Millennials are twice as likely as other generations to act on the non-urgent health advice found online External Site, including from sources like social media.
Sarah can’t find a definitive answer, so she brushes off her symptoms and hopes everything will go away in a week or two. Little does Sarah know she is experiencing symptoms of heart disease — potentially a minor heart attack — which could have been detected, prevented or treated if she scheduled her annual exam.
Instead, Sarah waits until her condition gets worse and is faced with going to urgent care or the emergency room — which in turn can cost Sarah much more and cause more stress.
One in three millennials have a health condition that affects their quality of life.
Source: Blue Cross and Blue Shield Health of America Report
Three easy ways to address millennial health care preferences.
Convenience is key.
Millennials are stretched for time. In one corner, you have millennial employees who are starting out in the early stages of their career — maybe balancing multiple jobs just to cover their rent and loan payments. In the other corner, you have millennial parents who work full-time jobs and juggle kids' schedules, which can make it difficult to find time away for an annual exam or checkup.
The problem? Most clinics are only open during prime working hours.
This is where convenience comes into play. If more employers offered on-site clinics, education opportunities or annual shots External Site — for free — millennials would be more likely to engage in health care since it's only a few steps away from their desk. Another option? Employers allowing their employees to take care of these appointments without required paid time off (PTO). Take Rise Structural Inc. for example — they do half-day Fridays to ensure their employees have the opportunity to take care of appointments, such as an annual exam or routine dental and vision check ups.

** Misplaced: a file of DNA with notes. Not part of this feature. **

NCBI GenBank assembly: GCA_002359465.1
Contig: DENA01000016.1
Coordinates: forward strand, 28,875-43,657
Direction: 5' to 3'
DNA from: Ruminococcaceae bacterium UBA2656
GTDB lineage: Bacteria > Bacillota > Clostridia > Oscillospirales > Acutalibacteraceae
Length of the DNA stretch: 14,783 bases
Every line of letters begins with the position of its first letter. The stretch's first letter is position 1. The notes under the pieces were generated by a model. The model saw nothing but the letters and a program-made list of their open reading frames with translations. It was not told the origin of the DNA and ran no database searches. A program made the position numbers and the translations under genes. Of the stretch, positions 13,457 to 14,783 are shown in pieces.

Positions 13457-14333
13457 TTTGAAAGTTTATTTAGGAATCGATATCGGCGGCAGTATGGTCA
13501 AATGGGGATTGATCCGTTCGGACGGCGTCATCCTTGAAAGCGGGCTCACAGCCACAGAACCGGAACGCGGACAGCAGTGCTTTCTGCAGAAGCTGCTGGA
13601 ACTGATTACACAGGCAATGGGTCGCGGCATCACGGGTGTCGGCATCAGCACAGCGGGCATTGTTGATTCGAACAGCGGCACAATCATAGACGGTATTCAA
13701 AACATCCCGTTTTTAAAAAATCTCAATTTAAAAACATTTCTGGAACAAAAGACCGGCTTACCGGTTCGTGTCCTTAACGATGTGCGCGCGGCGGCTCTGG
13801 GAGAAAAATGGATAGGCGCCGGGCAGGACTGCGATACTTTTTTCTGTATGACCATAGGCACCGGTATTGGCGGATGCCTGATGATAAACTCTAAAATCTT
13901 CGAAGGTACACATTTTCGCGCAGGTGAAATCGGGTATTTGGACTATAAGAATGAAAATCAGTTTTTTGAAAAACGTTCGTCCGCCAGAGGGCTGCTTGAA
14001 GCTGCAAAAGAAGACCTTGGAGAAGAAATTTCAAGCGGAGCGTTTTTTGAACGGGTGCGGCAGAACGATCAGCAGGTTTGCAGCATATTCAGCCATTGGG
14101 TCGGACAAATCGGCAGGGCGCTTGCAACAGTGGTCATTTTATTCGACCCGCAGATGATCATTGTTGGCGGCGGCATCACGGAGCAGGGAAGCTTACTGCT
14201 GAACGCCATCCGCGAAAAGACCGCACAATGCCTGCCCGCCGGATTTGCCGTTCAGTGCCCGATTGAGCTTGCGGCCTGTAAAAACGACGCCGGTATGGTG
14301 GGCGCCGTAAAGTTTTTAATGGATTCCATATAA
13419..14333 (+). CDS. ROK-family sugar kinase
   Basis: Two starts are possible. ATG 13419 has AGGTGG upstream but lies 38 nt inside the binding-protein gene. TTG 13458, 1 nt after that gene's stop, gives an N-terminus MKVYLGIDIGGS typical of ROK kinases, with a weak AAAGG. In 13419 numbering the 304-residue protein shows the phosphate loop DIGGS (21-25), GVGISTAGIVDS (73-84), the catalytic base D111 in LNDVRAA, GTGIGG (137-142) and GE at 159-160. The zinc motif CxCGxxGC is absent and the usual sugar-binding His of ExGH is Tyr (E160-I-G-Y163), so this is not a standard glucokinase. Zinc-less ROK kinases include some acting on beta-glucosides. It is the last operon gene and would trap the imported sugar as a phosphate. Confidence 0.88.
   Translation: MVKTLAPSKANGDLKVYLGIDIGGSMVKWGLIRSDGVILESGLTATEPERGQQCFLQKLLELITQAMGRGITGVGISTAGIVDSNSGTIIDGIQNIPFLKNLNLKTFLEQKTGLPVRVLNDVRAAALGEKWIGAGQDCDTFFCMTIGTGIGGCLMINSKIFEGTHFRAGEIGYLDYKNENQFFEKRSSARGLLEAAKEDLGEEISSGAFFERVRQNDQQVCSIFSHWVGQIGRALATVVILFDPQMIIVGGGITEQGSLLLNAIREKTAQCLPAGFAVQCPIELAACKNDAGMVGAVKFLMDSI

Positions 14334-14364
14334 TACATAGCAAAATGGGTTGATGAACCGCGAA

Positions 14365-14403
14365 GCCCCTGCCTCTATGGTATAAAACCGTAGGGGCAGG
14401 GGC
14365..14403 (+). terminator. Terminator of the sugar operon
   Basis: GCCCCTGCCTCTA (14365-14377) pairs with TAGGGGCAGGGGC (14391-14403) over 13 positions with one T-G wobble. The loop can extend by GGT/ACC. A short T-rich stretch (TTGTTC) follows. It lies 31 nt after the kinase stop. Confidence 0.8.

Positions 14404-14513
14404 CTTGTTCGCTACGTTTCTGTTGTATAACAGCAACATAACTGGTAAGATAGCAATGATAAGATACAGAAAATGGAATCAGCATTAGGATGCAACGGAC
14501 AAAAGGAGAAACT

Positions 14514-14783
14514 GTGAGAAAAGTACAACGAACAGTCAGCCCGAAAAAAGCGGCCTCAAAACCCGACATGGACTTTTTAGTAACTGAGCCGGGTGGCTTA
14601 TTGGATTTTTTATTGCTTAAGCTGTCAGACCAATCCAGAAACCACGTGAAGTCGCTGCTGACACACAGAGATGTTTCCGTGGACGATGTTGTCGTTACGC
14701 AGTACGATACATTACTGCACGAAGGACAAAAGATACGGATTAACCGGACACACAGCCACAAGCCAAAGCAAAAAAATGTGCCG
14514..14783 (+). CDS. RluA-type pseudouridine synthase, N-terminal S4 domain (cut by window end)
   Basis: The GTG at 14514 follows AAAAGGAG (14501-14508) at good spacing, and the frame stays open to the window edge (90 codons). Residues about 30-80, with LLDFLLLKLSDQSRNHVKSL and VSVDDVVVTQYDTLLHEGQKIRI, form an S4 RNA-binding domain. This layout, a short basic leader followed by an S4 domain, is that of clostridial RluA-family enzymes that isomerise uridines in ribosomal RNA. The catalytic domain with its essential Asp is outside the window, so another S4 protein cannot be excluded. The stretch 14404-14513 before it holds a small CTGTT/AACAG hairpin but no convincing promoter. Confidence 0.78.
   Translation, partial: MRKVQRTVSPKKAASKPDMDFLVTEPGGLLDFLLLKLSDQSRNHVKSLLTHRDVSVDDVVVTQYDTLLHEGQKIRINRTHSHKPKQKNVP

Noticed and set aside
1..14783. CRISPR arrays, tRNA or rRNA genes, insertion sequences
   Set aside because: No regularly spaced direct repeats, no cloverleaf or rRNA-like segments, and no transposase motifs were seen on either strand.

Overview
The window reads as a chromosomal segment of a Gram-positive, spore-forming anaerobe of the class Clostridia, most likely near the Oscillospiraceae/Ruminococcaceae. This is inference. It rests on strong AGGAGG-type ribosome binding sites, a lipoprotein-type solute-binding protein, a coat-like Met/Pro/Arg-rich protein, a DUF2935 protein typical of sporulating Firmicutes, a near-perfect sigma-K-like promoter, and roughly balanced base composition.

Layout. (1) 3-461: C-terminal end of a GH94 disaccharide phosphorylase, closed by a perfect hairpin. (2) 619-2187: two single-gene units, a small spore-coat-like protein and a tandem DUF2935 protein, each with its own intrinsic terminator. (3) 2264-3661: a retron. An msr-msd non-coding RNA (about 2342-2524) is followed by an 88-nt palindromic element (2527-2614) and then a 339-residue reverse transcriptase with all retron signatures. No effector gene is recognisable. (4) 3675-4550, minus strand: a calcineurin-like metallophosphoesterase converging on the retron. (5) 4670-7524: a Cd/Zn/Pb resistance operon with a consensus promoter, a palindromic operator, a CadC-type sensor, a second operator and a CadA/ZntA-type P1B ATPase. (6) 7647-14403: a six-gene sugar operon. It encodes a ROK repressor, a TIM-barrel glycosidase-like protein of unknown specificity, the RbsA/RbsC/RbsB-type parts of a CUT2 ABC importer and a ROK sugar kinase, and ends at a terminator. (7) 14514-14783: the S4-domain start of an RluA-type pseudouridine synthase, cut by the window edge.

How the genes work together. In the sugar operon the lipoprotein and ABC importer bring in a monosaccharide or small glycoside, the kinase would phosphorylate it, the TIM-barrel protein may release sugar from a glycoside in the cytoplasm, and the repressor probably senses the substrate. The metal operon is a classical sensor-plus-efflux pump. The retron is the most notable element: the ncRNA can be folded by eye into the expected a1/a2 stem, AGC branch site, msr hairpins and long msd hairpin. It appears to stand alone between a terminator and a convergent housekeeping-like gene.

Easy to use health platforms (and apps).
The millennial generation is no stranger to technology. Millennials want an easy way to schedule and manage appointments without having to call the office (and wait on hold until they reach a representative). Consider these tools and resources to start:
- myWellmark®. Opens in a new window (Millennial) Employees, meet myWellmark — the one-stop source for all personalized health care information. Your millennial employees can see how closely they are to meet their deductible or out-of-pocket maximums, know what visits will cost before they go, find in-network providers and even see patient ratings of doctors.